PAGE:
In recent news that has sent ripples across the international counter-terrorism community, two terrorists from Karnataka were arrested due to their alleged affiliations with the Tehreek-e-Taliban Pakistan (TTP), a designated terrorist organization. The arrests have reignited conversations about India’s struggle with terrorism and the extent to which it has become a contributor to regional security threats.
For years, India has been grappling with internal security challenges, including terrorism. The arrests in Karnataka are particularly unsettling, as they suggest that the problem might not just be internal but also have international dimensions. India’s vast and diverse population, including vulnerable communities, can become targets for radicalization and recruitment by international terrorist organizations (ITOs).
The apprehension of individuals with TTP links in Karnataka seems to be a mere tip of the iceberg. A more profound investigation could unravel a more extensive network of Indian nationals involved in terrorist activities abroad. There are indications that some of these networks have connections with terrorism in Afghanistan, a region long troubled by militant insurgency and foreign terrorist elements. Indian security agencies are under immense pressure to dismantle these networks and prevent the spread of radical ideologies. The involvement of Indian citizens with terrorist factions operating in Afghanistan raises questions about how individuals from the country are being influenced and potentially exploited by these groups.
There have been accusations, including from Pakistani sources, that India’s intelligence agency, RAW (Research and Analysis Wing), has been complicit in nurturing terrorist links. Reports suggest that RAW may have facilitated the travel of Indian Muslims to Afghanistan to engage in terrorist activities against Pakistan, although these allegations often come without concrete evidence and India staunchly denies them, citing them as misinformation. The indoctrination and radicalization of individuals pose a severe threat to national security. If Indian citizens are indeed being brainwashed and used as pawns by terrorist organizations, it reflects a significant intelligence and security oversight that needs immediate addressing.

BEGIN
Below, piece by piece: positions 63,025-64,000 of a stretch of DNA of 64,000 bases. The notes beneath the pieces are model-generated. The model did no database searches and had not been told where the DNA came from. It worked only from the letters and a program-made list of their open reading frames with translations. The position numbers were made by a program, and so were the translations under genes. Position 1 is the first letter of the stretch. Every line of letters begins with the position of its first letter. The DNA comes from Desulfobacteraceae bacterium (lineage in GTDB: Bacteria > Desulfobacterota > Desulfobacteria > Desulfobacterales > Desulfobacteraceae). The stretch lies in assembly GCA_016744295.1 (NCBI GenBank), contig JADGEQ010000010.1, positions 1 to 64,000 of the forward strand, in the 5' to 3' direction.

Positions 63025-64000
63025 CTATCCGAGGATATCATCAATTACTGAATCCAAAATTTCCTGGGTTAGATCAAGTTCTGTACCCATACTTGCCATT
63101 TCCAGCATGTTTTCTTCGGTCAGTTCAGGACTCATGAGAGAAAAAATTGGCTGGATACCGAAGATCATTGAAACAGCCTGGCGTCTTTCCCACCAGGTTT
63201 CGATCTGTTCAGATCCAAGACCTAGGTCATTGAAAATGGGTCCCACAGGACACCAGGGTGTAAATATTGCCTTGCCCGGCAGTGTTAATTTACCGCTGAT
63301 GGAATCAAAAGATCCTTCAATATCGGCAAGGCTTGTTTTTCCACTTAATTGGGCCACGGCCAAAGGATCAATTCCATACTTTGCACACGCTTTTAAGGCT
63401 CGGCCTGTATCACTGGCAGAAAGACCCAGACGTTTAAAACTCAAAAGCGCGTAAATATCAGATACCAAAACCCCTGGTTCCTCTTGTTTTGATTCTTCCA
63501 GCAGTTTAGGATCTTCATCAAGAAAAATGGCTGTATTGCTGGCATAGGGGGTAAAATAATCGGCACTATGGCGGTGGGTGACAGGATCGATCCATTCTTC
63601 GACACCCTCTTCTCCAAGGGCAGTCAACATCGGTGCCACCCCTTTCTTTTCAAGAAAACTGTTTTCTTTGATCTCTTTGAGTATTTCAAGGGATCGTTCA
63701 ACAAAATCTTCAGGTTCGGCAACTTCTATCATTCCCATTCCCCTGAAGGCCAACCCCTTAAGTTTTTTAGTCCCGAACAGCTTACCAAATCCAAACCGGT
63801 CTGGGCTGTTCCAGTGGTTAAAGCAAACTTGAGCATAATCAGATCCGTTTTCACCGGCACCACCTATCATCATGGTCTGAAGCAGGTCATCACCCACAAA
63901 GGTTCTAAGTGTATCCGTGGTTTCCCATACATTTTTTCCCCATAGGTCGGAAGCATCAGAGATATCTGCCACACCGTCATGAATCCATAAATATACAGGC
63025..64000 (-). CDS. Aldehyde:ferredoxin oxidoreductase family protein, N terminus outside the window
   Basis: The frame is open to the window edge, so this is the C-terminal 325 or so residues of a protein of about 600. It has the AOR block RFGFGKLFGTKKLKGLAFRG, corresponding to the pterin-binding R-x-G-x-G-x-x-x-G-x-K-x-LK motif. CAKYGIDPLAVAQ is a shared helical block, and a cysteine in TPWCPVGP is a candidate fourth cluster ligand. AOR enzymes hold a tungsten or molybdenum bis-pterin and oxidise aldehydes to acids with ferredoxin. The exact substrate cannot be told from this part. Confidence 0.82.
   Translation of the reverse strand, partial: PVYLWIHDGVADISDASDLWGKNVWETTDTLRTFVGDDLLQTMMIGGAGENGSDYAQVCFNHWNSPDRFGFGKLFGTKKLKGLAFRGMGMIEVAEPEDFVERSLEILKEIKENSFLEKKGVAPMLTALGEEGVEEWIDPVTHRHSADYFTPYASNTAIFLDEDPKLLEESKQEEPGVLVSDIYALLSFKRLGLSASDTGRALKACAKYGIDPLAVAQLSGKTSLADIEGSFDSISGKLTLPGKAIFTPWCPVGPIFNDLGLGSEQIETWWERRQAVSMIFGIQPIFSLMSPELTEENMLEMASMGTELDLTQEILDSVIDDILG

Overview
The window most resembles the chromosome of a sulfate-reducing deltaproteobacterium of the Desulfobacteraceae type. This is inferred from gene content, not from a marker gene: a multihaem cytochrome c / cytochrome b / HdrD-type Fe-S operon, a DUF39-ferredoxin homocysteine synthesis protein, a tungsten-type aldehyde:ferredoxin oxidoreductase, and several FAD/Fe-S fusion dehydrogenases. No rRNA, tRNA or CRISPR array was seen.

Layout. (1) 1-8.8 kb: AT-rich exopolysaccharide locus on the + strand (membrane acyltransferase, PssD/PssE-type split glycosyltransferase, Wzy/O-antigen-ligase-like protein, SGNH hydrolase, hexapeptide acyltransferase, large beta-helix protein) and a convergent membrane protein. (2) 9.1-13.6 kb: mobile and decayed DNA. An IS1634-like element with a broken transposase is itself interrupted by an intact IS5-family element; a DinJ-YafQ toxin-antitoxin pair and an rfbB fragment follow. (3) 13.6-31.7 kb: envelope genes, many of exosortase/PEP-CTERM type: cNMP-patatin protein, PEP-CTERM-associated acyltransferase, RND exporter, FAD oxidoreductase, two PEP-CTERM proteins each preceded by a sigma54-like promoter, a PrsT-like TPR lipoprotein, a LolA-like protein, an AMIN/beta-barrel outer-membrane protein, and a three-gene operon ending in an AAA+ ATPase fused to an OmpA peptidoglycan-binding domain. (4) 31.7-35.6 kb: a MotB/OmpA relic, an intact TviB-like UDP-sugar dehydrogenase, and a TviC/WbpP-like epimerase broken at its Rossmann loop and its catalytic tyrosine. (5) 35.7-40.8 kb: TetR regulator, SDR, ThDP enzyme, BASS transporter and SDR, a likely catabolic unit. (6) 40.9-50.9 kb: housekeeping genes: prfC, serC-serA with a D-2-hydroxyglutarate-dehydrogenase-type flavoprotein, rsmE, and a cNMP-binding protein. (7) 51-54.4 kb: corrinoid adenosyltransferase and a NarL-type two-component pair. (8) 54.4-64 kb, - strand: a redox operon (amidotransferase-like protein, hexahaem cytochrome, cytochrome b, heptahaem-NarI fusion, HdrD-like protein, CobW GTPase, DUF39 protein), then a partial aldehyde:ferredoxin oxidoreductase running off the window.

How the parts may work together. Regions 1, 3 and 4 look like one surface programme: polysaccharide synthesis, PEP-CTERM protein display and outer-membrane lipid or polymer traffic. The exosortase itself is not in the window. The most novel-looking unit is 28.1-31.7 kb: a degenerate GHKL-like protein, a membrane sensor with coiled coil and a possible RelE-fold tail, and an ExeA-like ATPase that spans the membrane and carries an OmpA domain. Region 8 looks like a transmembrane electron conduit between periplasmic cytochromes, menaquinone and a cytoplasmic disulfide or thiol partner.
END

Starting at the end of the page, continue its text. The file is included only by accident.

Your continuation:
Beyond TTP, there is concern about the spread of radical ideologies from other terrorist groups such as the Islamic State in the Khorasan Province (ISKP) and Al-Qaeda in the Indian Subcontinent (AQIS). A particularly troubling report was the death of an ISKP commander, who was identified as Abu Usman Al-Kashmiri, reported to be an Indian national and the first leader of ISHP, indicating the reach of Indian nationals into the leadership ranks of known terrorist organizations. The axiom “chickens have come home to roost” seems to resonate in the current climate of India’s security apparatus. Reports and accusations—predominantly from Indian’s neighbor Pakistan—suggest that India’s RAW has previously trained Indian citizens and sent them to Afghanistan to carry out anti-Pakistan activities. Now, it is feared that many of these individuals have turned into what is being referred to as “rogue agents,” turning their back on their initial handlers.